Although I am a avid gardener, the kind of gardener who intentionally plants things with an eye to color and texture and contrast and who pulls out weeds, I have to confess that my very favorite flower in the world is the dandelion. I have been trying to capture dandelions since I was about three, when I was first photographed eating them, which I will say was much less satisfying than blowing them and watching the seeds fly up into the air.
In July I took some photographs of a particularly expressive weed against the crumbling wall of a parking lot, and the image has been murmuring to me ever since. It was an exquisite morning spent in the company of my mother and old books. Somehow the grainy pages of her 1930’s Latin primer and a distant memory of a print by Albrecht Dürer came together in this image.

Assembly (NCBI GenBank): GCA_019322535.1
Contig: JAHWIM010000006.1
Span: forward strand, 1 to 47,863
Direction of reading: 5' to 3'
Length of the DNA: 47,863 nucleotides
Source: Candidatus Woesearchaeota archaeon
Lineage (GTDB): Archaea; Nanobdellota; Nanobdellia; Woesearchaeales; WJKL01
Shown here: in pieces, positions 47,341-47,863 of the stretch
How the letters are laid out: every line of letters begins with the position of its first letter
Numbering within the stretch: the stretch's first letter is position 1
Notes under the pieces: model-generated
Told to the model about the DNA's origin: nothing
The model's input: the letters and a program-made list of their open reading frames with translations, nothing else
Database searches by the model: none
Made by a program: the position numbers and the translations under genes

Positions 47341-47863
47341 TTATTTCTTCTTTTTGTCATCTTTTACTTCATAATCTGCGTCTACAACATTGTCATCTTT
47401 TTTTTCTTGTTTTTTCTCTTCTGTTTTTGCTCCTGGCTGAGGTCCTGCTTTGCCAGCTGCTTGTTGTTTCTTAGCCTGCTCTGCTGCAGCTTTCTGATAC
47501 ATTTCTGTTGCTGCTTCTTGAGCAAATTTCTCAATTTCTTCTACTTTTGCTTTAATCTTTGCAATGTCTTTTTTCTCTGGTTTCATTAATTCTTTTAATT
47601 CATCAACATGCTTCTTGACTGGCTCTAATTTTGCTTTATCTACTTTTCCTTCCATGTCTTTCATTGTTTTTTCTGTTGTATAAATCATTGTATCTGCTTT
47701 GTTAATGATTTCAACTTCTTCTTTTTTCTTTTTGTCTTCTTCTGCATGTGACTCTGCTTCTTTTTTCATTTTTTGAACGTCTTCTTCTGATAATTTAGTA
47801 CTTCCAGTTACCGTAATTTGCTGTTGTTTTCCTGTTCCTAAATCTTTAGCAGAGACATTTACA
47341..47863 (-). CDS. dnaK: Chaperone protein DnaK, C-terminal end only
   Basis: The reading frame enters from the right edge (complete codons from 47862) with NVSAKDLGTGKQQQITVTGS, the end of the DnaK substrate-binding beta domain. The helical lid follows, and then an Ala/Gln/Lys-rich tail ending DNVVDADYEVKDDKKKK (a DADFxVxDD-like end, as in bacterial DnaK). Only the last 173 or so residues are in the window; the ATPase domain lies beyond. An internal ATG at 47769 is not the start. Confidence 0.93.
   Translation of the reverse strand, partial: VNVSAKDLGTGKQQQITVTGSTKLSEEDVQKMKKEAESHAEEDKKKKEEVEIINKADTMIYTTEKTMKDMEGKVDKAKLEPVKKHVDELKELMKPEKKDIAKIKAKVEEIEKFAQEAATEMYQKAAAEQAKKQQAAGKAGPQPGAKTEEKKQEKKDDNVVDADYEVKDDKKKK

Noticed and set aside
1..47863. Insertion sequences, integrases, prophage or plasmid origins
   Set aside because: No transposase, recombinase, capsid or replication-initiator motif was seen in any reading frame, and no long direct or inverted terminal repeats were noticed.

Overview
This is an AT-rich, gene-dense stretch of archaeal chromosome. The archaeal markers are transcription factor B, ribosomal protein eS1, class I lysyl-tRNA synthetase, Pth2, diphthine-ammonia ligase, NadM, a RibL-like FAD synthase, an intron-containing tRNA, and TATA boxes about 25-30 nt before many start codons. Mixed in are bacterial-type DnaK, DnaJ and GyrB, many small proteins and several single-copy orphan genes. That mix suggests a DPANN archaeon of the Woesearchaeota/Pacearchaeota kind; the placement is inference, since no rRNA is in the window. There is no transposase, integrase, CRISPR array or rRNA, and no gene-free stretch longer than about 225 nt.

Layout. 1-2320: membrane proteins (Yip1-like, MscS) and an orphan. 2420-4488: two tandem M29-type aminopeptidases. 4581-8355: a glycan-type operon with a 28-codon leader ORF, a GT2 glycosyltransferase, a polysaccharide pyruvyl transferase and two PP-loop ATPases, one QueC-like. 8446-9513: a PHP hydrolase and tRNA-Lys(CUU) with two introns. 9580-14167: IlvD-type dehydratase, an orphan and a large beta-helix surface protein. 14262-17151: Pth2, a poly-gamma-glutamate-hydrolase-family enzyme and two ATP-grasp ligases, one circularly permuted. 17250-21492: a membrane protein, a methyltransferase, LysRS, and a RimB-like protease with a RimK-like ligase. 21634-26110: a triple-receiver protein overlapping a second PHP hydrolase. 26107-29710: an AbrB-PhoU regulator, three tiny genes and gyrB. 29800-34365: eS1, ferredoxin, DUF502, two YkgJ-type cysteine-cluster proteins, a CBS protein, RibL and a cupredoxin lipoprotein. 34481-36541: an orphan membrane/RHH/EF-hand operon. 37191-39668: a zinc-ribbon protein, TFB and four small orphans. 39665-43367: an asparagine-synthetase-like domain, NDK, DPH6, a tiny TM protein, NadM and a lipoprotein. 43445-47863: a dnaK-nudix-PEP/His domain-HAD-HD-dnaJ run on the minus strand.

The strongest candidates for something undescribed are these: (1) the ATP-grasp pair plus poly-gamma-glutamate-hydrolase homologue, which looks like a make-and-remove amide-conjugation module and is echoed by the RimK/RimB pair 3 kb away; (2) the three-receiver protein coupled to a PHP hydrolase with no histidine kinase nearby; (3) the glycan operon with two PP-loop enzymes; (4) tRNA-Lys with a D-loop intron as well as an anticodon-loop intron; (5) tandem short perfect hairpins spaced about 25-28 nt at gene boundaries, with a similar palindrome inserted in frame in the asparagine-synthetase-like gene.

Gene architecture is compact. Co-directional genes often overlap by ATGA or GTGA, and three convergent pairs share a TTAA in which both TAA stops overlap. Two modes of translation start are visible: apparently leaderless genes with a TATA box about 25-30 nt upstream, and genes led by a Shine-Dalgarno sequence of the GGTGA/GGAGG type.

My scale with the current Almanac series of botanical work is intimate. This print is 8″ square. My intention is to make a second image in which the photographic elements are directly transferred into the plaster which forms the background. It has been a very challenging piece, composed of at least a dozen “plates” ie. Photoshop layers, on which I have drawn and erased and shaded with my digital tools. It is slightly crazy to try to convey incandescence with low contrast, but everything about the original moment when I saw this beloved weed was about innocence and light and the uncapturable haze of memory—which is a quiet place. Perhaps I should let Robert Creeley explain, from his poem “The Immoral Proposition”:
If quietly and like another time there
is the passage of an unexpected thing.
To look at it is more
than it was.